Main concepts

Working with Streamlit is simple. First you sprinkle a few Streamlit commands into a normal Python script. Then you run the script:

$ streamlit run [script args]


Did you know you can also pass a URL to streamlit run? This is great when combined with Github Gists. For example:

$ streamlit run

As soon as you run the script, a new tab will open in your default browser and connect to a Streamlit server that’s automatically launched behind the scenes. In the tab, you’ll find your Streamlit app. This is your canvas, where you’ll draw charts, text, tables, and more.

What gets drawn in the app is up to you. For example st.text writes raw text to your app, and st.line_chart draws — you guessed it — a line chart.

Data flow

Every time you want to update your app, just save your script. The Streamlit server is listening, and will automatically update the report as needed.

Behind the scenes, Streamlit re-executes the entire Python script from top to bottom on each save. Then Streamlit does a bunch of computer-science magic to make sure that your report is updated efficiently. If you’re wondering how we deal with non-trivial code, the answers is @st.cache, which we’ll cover in the next section.

What this all means is that Streamlit allows you to work in a fast interactive loop: you type some code, save, type some more code, save, and on-and-on until you’re happy with your app. The idea is to use Streamlit as a place where you can understand your code, debug it, perfect it, and finally share your results.


Caching is super important when it comes to speed - especially when dealing with large data sets. It’s always a good idea to load data, cache what’s expensive, visualize the data, then spruce things up with interaction.

Streamlit’s ability to quickly update and re-execute the whole app is great when you’re working with a trivial amount of data, but when you have long-running computations, this can get costly and time consuming. Instead of re-executing, you can safely reuse data with st.cache. st.cache is a data store that lets Streamlit apps safely and effortlessly persist information.

When you mark a function with Streamlit’s cache annotation, it tells Streamlit that whenever the function is called that it needs to check three things:

  1. The actual bytecode that makes up the body of the function
  2. Code, variables, and files that the function depends on
  3. The input parameters that you called the function with

If this is the first time Streamlit has seen these items, with these exact values, and in this exact combination/order, it runs the function and stores the result in a local cache. The next time the function is called, if the values haven’t changed, then Streamlit knows it can skip executing the function altogether. Instead, it reads the output from the local cache and passes it on to the caller – like magic.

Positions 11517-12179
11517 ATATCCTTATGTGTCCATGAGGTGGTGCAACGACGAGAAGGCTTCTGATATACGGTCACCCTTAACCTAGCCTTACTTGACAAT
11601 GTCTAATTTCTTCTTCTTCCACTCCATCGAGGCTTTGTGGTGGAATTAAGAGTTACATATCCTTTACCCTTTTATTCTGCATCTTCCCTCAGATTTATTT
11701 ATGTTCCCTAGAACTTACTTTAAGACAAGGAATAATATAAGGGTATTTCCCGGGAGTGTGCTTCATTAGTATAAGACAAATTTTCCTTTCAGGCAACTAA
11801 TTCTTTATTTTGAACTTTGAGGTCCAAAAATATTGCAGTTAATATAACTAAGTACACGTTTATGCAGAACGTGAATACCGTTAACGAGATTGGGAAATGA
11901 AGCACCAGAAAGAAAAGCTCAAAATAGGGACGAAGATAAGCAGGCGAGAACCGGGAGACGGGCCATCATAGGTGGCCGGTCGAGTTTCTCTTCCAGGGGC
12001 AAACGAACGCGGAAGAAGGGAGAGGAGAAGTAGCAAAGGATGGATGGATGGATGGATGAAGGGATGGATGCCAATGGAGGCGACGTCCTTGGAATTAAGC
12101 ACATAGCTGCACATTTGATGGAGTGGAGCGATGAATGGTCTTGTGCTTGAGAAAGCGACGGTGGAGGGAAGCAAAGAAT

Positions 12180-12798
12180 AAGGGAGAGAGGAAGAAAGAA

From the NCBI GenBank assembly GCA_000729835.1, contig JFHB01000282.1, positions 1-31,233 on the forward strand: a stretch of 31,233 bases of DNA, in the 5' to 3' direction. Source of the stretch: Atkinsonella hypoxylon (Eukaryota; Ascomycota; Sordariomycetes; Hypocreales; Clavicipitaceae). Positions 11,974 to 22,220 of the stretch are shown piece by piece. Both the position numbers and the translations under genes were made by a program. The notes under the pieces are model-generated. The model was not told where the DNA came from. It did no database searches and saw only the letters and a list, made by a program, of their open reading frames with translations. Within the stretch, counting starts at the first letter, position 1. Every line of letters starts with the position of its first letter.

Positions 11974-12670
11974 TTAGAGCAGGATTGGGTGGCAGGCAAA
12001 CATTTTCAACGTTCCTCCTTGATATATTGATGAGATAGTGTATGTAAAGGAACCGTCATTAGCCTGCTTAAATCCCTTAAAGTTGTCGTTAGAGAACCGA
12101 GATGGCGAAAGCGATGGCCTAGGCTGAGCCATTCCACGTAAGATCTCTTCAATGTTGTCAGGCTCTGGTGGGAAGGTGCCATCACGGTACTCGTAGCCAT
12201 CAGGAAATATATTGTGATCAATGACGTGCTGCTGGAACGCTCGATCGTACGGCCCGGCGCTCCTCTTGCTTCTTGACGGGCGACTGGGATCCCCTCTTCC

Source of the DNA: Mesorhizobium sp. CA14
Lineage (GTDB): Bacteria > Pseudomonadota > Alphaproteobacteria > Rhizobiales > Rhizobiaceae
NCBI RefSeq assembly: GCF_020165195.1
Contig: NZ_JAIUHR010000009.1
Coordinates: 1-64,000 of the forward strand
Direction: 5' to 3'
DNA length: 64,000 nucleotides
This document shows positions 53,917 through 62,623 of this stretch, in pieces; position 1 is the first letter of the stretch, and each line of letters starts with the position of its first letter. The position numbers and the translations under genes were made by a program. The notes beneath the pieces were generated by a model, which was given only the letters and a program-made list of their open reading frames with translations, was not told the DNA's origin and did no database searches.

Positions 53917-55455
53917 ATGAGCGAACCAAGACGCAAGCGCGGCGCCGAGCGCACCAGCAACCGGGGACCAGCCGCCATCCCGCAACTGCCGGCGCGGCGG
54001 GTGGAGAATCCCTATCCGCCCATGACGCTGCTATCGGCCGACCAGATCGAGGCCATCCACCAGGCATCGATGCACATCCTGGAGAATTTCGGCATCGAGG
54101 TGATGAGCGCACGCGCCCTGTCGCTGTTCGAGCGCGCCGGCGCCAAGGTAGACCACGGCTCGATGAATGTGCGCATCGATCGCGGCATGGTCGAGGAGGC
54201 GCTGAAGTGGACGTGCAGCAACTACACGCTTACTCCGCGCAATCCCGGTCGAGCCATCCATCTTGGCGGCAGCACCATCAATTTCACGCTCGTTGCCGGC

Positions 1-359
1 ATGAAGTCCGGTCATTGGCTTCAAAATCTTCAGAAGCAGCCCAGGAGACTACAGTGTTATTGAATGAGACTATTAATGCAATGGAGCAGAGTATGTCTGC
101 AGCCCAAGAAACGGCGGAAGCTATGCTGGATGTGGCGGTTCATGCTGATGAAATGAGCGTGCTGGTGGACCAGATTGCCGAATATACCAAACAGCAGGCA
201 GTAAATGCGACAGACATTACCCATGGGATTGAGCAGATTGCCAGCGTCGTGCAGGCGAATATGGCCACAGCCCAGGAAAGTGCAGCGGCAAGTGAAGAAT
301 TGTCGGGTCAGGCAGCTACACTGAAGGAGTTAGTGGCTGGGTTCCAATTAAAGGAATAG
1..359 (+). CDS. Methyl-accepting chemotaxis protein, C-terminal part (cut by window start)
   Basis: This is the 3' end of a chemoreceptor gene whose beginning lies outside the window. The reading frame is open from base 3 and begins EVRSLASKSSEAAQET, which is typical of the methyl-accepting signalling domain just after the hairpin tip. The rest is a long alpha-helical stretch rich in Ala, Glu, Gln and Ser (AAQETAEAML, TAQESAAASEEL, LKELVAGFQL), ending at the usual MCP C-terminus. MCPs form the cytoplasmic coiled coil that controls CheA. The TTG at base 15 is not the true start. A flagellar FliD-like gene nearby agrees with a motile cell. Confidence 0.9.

“But, wait a second,” you’re saying to yourself, “this sounds too good to be true. What are the limitations of all this awesomesauce?”

Well, there are a few:

  1. Streamlit will only check for changes within the current working directory. This means that Streamlit only detects code updates inside installed Python libraries.
  2. If your function is not deterministic (its output depends on random numbers), or if it pulls data from an external time-varying source (for example, a live stock market ticker service) the cached value won’t know when things have changed.
  3. Lastly, you should not mutate the output of a cached function since cached values are stored by reference (for performance reasons and to be able to support libraries such as TensorFlow). Don’t worry, Streamlit is smart enough to detect these mutations and show a loud warning explaining how to fix the problem.

While these limitations are important to keep in mind, most of the time, they aren’t an issue. The times that these rules apply, caching is really transformational.


When you’ve got the data or model into the state that you want to explore, you can add in widgets like st.slider(), st.button() or st.selectbox(). It’s really straightforward - just treat widgets as variables. There are no callbacks in Streamlit! Every interaction simply reruns the script from top-to-bottom. Streamlit assigns each variable an up-to-date value given the app state. This approach leads to really clean code:

import streamlit as st
x = st.slider('x')
st.write(x, 'squared is', x * x)

App model

Now that you have an idea of what Streamlit is, let’s close the loop and review how it works:

  1. The entire script is rerun with each save.
  2. Streamlit assigns each variable an up-to-date value based on the current state of the app.
  3. Caching allows Streamlit to skip redundant data fetches and computation.


Next steps